Which one are you?
Every day I get to walk our puppy dog. It’s a ritual I’ve followed for more than three canine’s lifetimes with Bear, Sacchi, Morrie and now Toast.
Anyone who has been graced with a household pet–or “fuzzy children”, as my friend fondly calls them–knows how much laughter, zeal, joy, frustration, slobber, dirt, hair, spontaneity, tenderness, and unconditional love this kind of being can bring into a home.
And, if we’re lucky, we get to experience ourselves as equally tender and unveiled and unarmored many times a day. What would it be like to operate among human beings without that subtle layer of rejection-protection, I wonder? This is what passes through my mind whenever I lean in to kiss Toast’s rose-pink nose, near those perfectly round brown eyes, or in that soft notch where I imagine his “third eye” exists and quietly connects with my own.
Why is it that we don’t lean in as often in a day with our own partner, our own child or friend with this same kind of openness and innocence? And what is it that keeps us from asking for help or support when we really need it? I still think that one of the most effective ways of letting someone know we could use a little love and support is to walk over, climb up and curl into a trusted one’s lap, to surrender ourselves totally, knowing that we will be tended to appropriately. This approach seems to work brilliantly for animals–why not us?
For most of us, it’s very hard to ask for support when we really need it. In fact, for some of us, supporting others and spreading ourselves too thin is all we do. It’s a life of one-directional relationships, so much so that the people on the Receiving end come to expect it and are highly disappointed if we can’t bring them the level of support they’re used to.
But usually for these same people we are endlessly giving to, asking and expecting others to support them is all they know how to do. And it seems that they have made such a well-crafted habit out of Receiving without Giving, that they don’t even know to what degree they’re doing it.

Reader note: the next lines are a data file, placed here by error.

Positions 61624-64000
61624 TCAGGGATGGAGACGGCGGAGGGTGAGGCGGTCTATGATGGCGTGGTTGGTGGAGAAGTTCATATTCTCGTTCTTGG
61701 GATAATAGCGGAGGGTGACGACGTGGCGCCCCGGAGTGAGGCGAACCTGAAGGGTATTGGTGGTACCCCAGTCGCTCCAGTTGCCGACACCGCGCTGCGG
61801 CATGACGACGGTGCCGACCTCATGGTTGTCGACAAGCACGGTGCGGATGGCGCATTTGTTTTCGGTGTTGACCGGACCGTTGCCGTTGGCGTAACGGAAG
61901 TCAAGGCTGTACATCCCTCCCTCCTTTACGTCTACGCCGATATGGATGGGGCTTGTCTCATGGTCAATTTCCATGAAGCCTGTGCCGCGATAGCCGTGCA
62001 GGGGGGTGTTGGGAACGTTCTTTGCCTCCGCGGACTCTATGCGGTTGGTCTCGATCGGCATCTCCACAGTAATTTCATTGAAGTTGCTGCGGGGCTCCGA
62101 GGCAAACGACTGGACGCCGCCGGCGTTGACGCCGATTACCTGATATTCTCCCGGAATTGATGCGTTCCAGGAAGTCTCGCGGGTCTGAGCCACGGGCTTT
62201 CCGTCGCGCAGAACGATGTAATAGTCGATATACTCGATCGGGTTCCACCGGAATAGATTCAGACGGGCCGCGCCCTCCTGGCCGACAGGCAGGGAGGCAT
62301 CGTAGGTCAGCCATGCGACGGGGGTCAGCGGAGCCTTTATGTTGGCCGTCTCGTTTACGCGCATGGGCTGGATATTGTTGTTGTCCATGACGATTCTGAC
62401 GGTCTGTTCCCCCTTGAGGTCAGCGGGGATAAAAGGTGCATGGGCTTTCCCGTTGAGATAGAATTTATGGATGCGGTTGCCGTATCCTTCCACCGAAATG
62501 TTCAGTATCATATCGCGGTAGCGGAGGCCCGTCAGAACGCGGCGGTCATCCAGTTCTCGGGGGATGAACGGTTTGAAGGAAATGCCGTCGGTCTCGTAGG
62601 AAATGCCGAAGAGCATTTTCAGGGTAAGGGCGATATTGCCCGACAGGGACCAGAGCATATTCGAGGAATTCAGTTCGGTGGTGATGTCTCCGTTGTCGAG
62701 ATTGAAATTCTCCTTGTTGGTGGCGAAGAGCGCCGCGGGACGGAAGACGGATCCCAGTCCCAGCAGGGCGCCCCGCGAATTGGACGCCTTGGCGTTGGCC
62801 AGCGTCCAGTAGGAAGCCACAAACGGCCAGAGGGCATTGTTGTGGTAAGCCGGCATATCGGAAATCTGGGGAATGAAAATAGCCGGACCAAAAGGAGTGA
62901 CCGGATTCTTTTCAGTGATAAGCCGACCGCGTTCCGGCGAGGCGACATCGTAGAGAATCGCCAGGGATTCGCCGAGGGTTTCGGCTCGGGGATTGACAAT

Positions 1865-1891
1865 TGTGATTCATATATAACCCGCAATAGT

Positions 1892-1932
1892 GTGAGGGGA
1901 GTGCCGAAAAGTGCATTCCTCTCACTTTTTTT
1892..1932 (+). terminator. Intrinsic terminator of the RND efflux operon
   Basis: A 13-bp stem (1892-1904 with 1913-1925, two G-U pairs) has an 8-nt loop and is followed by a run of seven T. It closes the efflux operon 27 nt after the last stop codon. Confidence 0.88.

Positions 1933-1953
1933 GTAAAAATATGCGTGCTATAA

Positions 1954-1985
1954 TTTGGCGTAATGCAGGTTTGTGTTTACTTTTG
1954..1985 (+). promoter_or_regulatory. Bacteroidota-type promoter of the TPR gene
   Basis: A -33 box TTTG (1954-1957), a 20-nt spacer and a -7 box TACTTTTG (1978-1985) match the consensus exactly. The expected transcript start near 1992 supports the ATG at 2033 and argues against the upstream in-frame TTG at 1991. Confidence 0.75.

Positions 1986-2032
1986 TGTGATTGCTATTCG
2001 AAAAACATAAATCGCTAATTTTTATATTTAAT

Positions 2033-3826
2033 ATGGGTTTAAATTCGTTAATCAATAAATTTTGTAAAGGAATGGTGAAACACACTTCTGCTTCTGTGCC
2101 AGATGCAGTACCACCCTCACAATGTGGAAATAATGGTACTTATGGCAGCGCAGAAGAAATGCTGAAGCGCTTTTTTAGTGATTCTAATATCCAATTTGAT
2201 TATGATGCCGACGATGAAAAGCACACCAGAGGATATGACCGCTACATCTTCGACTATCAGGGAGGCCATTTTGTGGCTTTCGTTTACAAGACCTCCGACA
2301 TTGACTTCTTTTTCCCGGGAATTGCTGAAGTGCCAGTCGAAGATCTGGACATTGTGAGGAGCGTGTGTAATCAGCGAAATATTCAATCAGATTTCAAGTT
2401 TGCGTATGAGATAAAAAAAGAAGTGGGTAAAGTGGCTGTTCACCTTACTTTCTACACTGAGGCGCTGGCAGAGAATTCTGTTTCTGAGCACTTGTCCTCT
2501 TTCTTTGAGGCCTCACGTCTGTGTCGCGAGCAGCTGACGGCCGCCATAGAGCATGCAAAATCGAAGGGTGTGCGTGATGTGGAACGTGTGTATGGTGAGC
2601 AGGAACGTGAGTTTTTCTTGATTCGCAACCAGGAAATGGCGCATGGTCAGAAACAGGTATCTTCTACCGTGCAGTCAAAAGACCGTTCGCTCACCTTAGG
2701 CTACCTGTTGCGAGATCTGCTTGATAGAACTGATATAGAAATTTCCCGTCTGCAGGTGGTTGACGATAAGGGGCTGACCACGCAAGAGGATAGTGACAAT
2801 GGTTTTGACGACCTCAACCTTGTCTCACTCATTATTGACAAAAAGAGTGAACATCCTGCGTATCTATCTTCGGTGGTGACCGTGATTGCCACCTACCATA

Although I’m learning to reach out for support these days, I’m also learning to lend my support as well. It’s a constant balance and re-balancing of the two, as precarious as the childhood game of “see-saw”, where we would each sit on either end of a long plank balanced in the middle by some fixed support, one of us swooping swiftly up, the other dropping rapidly down as each of us took turns pushing the ground alternately with our feet. This is what exploring the dynamic of Giving and Receiving seems like these days, when so many of us are pushed well beyond our natural inclinations and healthy limits, and are forced to make choices between a meal, or getting to work on time; “being there” for our body or “being there” for a friend, staying up two hours later on the phone to be with them through a crisis, instead of logging in two more hours of much-needed sleep.
I observe that the people I know fall into either one or the other category, that of either Giver or Receiver, the majority of the time. It’s a wise and aware person who can operate from a golden mean, this “middle way” between the two extremes.
Which one are you? Do you create constant dramas, oblivious to other people’s own life challenges, and thus require everyone around you to forever stop, set down what they’re doing and help? Or are you the other kind–the person who believes you are partly responsible for any discomfort any person you know within a 300-mile radius may be experiencing, and so race out to try to lend a hand, zig-zagging across their Soul Path, certain that their lives are your responsibility and cannot move forward without you?